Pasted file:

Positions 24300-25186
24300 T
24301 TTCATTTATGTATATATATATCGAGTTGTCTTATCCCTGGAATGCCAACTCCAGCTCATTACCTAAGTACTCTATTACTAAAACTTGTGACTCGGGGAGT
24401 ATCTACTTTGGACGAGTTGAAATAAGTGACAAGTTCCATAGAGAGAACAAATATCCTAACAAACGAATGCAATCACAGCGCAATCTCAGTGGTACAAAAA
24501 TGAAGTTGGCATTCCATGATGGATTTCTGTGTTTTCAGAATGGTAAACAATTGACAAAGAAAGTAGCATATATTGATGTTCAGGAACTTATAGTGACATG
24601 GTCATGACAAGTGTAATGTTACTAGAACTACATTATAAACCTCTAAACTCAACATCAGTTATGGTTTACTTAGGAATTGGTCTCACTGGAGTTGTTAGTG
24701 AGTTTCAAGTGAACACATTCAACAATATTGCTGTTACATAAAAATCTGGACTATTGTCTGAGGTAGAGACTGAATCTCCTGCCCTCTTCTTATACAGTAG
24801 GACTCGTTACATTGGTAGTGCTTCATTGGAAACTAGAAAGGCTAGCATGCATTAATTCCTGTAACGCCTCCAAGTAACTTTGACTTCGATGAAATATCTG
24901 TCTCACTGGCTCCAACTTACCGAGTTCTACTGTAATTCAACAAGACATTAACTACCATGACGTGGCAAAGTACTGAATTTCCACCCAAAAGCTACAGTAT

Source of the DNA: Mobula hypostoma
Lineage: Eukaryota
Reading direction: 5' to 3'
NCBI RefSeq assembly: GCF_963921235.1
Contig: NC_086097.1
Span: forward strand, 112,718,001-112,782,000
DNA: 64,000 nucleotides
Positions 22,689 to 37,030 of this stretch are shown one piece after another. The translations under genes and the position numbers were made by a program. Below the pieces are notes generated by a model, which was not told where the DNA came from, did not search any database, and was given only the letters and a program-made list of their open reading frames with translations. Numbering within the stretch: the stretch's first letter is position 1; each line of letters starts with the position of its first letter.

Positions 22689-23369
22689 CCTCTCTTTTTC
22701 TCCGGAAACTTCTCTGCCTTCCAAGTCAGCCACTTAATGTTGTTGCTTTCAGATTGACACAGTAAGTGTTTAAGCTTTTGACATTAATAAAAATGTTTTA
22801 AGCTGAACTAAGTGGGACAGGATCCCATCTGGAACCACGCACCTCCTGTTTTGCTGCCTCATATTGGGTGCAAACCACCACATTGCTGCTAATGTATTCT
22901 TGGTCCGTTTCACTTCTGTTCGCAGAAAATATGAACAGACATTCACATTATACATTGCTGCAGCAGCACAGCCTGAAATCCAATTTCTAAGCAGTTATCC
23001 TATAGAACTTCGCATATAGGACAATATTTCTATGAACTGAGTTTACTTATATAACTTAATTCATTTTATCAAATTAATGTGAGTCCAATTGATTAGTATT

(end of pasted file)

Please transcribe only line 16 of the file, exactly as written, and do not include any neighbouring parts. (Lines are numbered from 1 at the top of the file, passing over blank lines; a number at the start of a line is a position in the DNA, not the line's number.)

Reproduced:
DNA: 64,000 nucleotides